A seen-before story about youngsters behaving badly and the dangerous lure of easy profit.
This is the kind of show you’ve seen before — especially on Netflix, which loves a good young-people-turn-to-drug-dealing drama, especially if it’s an international project. The most recent and relevant was the German dramedy How to Sell Drugs Online (Fast). The Club (Netflix) is much the same idea, though with a different slant on culture and class; whereas that show was about someone turning to selling drugs as a last-gasp effort to impress an ex-girlfriend, this one is about well-off kids realizing that peddling MDMA is simply more expedient than working within the law.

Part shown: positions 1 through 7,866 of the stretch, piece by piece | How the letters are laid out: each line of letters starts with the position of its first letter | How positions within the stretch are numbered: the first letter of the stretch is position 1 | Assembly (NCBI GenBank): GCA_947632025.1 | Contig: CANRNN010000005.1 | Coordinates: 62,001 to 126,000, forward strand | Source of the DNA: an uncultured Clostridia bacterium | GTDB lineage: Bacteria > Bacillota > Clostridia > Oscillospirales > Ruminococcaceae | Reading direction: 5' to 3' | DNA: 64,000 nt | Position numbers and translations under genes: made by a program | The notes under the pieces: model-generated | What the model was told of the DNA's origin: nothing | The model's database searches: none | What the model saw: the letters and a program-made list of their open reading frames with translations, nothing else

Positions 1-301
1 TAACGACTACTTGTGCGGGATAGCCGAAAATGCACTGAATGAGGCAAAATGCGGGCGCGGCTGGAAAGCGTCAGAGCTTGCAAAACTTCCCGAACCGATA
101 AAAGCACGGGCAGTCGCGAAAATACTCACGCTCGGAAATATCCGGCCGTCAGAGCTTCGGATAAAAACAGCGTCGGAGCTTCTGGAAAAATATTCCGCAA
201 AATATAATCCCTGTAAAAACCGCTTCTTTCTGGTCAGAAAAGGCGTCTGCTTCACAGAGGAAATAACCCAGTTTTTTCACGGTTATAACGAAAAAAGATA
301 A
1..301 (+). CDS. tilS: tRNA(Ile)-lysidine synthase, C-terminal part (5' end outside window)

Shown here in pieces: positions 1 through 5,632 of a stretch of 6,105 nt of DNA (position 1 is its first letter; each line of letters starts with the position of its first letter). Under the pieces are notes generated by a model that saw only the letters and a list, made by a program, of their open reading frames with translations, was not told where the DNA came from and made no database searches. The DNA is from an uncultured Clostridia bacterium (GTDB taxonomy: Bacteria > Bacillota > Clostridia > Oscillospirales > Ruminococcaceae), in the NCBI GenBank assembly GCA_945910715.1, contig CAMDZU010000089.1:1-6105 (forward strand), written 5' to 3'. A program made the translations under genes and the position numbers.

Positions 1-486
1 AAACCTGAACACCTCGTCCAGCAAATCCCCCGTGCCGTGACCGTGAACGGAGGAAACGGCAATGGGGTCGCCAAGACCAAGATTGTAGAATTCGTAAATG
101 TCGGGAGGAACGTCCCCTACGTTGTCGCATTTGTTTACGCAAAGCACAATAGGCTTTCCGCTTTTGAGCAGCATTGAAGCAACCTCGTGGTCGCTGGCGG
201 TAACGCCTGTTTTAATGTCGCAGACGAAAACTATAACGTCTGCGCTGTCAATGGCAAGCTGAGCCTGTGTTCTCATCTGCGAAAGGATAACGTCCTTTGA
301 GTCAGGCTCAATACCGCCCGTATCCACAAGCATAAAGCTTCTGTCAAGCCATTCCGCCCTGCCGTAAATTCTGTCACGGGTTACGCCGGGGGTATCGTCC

So it involves class, then, and privilege, and to some extent Mexican culture, though not to the extent that you could consider The Club to be about those things any more than it’s about various genre-standard shenanigans; encroaching on a dangerous rival dealer’s turf, trouble with supply, romantic entanglements — all the usual suspects are present and correct, with the additional contemporary wrinkle of a dating app designed and launched by one of the characters that crops up now and again in various ways.
Stretched over 25 half-hour episodes, there’s a lot of The Club to chew through, and it’s breezy enough that many will. But it’s certainly not as addictive as the product its misfit cast are peddling, and struggles to establish its own territory on a platform teeming with competitors.
Jonathon is the Co-Founder of Ready Steady Cut and has been Senior Editor and Chief Critic of the outlet since 2017.